Lancashire's councils react to latest government grant to cover Covid costs
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The region will receive a total of £14m out of a £500m pot announced earlier this month.
Several of the county’s council leaders have previously called for full reimbursement of all their Covid-related costs, with some expressing concern that the government might only be prepared to cover extra expenditure incurred as a result of the pandemic – for which Lancashire as a whole has already been handed over £87m from Whitehall.
However, a new scheme is also being introduced under which three quarters of “relevant losses” will attract compensation from the government, over and above a five percent threshold which councils will have to absorb themselves.
At district council level, cash usually generated from leisure centres and car parking has collapsed during lockdown. Meanwhile, it is feared that business rates and council tax income – which is also shared with County Hall – will be dented as the hardship caused to households and businesses by Covid-19 becomes clearer.
Lancashire County Council leader Geoff Driver repeated his call for the government to meet all of the costs brought about by coronavirus – noting that his authority’s £8.2m share of the latest fund would still leave the council around £35m short of its total estimated Covid bill of £100m.
“It’s still not enough. I’ve written to government asking them to stand by the undertaking that they have given – and repeated on many occasions – that they will refund local authorities for all the extra expenditure as a result of Covid,” County Cllr Driver said.
Central Lancashire’s district council leaders say that they are currently reviewing whether their newly-announced cash allocations are sufficient – with Preston receiving £316,000, South Ribble £160,000 and Chorley £177,000.
“It will take us years to get over this and the government has really got to fund us properly. It looks like they are going to support us to some degree over the next year, but this is going to be a long-running situation.
“We’re still feeling the impact of austerity imposed after the last financial crash and any cuts we have to make in future would have an effect on people – they would mean less money to support the voluntary sector, inspect local food business, collect the bins and keep our parks safe and clean,” Cllr Brown said.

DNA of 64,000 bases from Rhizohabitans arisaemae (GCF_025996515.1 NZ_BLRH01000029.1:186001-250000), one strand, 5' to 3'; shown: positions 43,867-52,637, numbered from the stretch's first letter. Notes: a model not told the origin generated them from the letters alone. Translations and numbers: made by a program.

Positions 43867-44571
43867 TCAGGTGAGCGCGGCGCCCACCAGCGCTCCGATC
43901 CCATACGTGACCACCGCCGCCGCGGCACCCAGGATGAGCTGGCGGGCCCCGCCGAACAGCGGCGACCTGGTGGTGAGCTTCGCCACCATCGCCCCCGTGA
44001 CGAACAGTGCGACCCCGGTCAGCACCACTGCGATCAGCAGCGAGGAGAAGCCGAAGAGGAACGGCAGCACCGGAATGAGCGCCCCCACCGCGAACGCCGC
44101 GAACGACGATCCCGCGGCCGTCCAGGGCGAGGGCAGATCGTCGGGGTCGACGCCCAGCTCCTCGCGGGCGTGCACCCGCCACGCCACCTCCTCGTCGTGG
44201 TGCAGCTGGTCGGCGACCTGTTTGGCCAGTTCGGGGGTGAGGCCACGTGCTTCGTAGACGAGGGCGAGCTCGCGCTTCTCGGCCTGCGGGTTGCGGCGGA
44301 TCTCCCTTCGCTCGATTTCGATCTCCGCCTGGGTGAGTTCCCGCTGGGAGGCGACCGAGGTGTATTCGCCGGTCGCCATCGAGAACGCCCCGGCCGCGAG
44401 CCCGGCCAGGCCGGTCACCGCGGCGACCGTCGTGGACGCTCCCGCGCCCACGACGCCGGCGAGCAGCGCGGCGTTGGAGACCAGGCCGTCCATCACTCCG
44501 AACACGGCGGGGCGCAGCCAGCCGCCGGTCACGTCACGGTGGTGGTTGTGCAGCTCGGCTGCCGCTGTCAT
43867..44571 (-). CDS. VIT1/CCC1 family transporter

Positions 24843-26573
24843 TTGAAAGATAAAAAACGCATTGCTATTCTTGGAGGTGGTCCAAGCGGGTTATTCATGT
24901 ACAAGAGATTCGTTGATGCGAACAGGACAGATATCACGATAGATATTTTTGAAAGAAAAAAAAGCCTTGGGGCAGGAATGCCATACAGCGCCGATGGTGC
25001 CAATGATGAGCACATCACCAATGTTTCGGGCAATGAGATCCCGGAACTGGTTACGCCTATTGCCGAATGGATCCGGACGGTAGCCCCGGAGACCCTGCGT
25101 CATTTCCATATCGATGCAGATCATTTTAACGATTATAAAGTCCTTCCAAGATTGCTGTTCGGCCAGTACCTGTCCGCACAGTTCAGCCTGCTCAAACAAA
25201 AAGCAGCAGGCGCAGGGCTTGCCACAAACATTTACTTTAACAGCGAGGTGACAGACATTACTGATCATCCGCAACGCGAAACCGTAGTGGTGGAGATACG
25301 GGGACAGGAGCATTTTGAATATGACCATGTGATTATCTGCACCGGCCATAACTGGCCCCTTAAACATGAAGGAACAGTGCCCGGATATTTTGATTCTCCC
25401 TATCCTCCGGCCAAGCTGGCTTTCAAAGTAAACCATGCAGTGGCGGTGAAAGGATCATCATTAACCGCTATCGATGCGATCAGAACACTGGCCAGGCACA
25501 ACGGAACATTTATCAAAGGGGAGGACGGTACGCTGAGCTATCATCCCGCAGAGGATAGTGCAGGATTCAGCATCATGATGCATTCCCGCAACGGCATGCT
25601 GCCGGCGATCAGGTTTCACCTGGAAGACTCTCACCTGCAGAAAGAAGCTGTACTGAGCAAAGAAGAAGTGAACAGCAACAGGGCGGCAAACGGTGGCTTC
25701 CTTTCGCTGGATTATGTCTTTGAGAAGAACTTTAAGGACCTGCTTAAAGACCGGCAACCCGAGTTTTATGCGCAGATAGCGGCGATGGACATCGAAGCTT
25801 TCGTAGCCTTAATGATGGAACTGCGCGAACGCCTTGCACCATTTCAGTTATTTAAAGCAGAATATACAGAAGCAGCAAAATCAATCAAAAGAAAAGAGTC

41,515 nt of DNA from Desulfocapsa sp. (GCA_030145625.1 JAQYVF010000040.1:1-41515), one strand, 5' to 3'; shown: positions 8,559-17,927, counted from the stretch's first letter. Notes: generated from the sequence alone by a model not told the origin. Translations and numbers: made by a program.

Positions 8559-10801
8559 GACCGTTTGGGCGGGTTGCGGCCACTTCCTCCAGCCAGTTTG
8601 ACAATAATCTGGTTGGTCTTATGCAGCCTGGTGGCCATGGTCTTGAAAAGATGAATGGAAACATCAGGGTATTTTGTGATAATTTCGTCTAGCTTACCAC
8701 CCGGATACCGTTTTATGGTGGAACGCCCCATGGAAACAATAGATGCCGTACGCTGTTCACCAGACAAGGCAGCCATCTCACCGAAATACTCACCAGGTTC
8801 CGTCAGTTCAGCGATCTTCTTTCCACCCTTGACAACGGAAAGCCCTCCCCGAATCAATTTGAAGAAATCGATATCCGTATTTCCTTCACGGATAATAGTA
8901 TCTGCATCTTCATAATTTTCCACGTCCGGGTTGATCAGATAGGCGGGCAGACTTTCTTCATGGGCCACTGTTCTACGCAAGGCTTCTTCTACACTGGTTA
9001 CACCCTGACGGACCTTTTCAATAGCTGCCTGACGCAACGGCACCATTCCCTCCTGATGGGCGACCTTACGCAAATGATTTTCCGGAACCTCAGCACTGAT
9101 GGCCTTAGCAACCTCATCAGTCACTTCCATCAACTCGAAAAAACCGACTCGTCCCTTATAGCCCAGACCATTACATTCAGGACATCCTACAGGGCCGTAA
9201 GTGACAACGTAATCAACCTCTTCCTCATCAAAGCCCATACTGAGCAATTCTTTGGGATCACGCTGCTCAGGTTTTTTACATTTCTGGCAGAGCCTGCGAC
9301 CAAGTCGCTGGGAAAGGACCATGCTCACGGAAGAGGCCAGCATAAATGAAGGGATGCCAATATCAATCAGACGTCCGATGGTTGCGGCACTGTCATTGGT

South Ribble Council leader Paul Foster welcomed the funding announcement, but added: “Local authorities have been fundamental in providing vital services, support and recovery to our residents, communities and businesses over the last couple of months and this has resulted in a number of financial setbacks, which we have been promised by government time and again we will be compensated for.
“I look forward to reviewing this offer with officers and I do hope the financial packages proposed sufficiently cover our needs. If not, we will be challenging the government to re-think their proposals.”
Meanwhile, Chorley Council leader Alistair Bradley said he, too, was now examining the level of funding being sent to the borough.
“In order to maintain vital services and to support our community and businesses through the impacts of Covid-19, we need significant funding.
“l look forward with great interest to more clarity from government and implore them to recognise the on-going contributions local authorities are making to the country’s recovery efforts and address this accordingly.”
The list below shows the amount each council is set to receive in the latest round of government funding, with the figure in brackets giving the total of all Covid-related grants distributed to local authorities since March.
BLACKBURN WITH DARWEN – £1.6m (£10.9m)
BLACKPOOL – £1.7m (£11.6m)
BURNLEY – £229K (£1.1m)
CHORLEY – £177K (£1.4m)
FYLDE – £125K (£962K0
HYNDBURN – £188K (£1.05m)
LANCASHIRE COUNTY COUNCIL – £8.2m (£65m)
LANCASTER – £271K (£1.8m)
PENDLE – £201K (£1.1m)
PRESTON – £316K – (£1.8m)
RIBBLE VALLEY – £77K (703K)
ROSSENDALE – £132K (881K)
SOUTH RIBBLE – £160K (£1.3m)
WEST LANCASHIRE – £190K (£1.3m)